From ArticleWorld

Surrealism is an artistic movement in which reality is subverted into a dream like state, using the unconscious mind and imagination as the guide for art, rather than real world objects. Surrealism spread throughout the various outlets of artistry in the early 20th century, including photography, painting, literature, film and numerous other media.


Defining Surrealism

French poet Guillaume Apollinaire coined the term ‘Surrealism’ in 1917, when he described the ballet ‘’Parade’’ as ‘super-realism (Sur-realism)’. The Surrealists were a group who had moved on from and developed the earlier movement of Dada. French writer Andre Breton published a book entitled ‘The Surrealist Manifesto’ (1924), in it Breton outline and defines the word surrealism and the role of surrealist artists. Breton claimed that surrealism was a movement in which an artist would attempt to truly communicate ‘the real functioning of thought.’

Salvador Dali

Spanish born artist Salvador Dali became a highly public figurehead for the movement, becoming known for his outlandish art and similarly unconventional lifestyle. Dali’s painting The Persistence of Memory, in which clocks are draped over objects, has become a recognisable symbol of not only his work but that of the movement in general. The world of surrealism was not strictly limited to abstract paintings, but was in fact a wide web encompassing most forms of artistic creativity. Dali himself co-created the highly subversive ‘’Un Chien Andalou’’ with filmmaker Luis Bunuel, a short film in which the climax shows the slicing of an eye with a razorblade.

Surrealist Artists

There are many recognisable figures from the world of art who are defined as surrealist artists. These include photographer Man Ray, writer and filmmaker Jean Cocteau and poet Paul Eluard to name just a few. The outlets of creativity were as endless as the apparent material that the artists could conjure up. Surrealists would often join creatively to explore new artistic paths, like in the instance of Dali’s movement towards film with Bunuel. Surrealism by definition is an art without barriers and it afforded artists the freedom to explore all avenues of their particular imagination. This freedom often led to highly unpalatable work, which the non-surrealist world reacted to strongly, this reaction would become more vehement and in the form of critical parody.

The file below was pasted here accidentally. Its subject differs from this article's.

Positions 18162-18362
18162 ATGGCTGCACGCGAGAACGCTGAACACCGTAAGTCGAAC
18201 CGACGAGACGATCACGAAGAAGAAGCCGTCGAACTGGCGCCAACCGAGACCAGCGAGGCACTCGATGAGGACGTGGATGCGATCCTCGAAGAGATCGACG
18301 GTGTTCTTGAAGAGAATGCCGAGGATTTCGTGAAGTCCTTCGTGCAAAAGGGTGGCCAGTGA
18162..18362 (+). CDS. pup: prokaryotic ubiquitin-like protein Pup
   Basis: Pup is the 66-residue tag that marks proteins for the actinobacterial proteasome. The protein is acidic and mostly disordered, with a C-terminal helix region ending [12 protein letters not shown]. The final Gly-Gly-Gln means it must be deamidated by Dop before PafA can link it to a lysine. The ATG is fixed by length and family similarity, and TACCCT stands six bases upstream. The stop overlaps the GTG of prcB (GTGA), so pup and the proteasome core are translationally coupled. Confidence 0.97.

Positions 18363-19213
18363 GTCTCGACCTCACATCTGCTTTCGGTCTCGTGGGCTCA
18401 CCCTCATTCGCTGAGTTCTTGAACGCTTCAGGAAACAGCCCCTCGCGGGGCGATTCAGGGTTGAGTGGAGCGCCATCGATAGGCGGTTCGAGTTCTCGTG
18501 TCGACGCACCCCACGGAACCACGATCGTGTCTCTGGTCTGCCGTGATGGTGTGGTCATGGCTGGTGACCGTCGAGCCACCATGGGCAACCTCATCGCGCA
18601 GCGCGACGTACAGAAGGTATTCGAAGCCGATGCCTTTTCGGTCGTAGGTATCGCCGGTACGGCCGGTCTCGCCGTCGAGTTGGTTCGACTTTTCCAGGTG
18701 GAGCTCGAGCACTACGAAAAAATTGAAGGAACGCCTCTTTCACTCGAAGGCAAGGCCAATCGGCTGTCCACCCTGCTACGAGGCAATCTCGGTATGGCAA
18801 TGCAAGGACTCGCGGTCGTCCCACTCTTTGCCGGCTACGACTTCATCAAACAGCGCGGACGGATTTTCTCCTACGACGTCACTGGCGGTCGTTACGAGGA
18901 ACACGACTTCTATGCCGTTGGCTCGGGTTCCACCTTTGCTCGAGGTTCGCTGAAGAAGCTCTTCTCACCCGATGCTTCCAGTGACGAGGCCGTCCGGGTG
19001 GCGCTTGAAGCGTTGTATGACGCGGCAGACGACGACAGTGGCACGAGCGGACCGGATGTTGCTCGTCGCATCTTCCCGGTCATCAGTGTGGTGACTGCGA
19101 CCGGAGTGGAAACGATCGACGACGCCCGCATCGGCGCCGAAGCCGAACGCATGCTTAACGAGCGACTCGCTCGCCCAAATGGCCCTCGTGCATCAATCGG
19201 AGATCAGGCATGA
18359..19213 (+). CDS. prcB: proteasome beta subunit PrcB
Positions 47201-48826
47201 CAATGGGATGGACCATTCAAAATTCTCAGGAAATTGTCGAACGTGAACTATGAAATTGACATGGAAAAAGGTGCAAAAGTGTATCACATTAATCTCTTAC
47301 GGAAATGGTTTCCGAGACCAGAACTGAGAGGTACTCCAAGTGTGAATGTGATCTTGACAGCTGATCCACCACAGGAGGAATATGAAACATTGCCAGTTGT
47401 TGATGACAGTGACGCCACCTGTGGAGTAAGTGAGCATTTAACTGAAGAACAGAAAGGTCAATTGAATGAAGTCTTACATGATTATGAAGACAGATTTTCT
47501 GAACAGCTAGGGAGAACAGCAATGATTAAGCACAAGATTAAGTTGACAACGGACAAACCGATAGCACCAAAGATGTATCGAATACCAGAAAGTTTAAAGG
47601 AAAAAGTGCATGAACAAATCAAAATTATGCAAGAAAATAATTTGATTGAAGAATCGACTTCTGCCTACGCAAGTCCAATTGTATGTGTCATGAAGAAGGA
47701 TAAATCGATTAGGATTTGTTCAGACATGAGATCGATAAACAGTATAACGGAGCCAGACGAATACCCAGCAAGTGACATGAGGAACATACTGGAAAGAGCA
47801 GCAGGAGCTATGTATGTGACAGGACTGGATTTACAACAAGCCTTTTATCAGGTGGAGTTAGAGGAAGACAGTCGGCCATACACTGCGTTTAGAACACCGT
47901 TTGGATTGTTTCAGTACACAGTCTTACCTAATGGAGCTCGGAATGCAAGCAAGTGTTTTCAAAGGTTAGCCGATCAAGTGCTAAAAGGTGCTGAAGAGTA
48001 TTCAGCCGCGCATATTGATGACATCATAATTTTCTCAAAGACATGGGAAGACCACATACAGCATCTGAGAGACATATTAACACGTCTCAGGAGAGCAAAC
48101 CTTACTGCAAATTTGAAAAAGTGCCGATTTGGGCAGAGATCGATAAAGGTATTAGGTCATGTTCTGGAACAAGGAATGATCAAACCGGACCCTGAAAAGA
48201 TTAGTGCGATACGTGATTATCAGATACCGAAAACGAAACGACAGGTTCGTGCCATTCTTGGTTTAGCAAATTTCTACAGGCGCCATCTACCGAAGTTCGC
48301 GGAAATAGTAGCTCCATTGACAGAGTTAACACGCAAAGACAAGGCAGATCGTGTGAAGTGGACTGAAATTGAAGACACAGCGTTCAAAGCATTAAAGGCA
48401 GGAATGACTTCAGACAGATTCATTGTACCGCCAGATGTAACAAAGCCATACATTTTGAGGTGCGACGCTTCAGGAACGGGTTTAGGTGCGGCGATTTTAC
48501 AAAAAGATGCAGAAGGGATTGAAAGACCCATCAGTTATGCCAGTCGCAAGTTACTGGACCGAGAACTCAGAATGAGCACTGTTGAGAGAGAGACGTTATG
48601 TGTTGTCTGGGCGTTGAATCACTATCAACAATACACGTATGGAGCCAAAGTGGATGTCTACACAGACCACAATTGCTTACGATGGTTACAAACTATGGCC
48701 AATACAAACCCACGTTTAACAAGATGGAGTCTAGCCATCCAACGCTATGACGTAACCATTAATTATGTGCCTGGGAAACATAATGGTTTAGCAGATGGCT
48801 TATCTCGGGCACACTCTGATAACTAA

The End of Surrealism

Surrealism as a prominent art form began to dwindle after the conclusion of World War 2. Some parts of the art world, including critic Sarane Alexandrian claimed that the true legacy of the surrealist movement died along with Andre Breton in 1966. Others suggest that it lived on with Dali until his death in 1989. Examples of surrealist inspired work can be found throughout the late 20th Century and even into the 21st. Its remnants are usually contained to underground artistic cultures, like the post-modern films of David Lynch and to some extent the music of expressionist experimentalists like David Bowie and Brian Eno.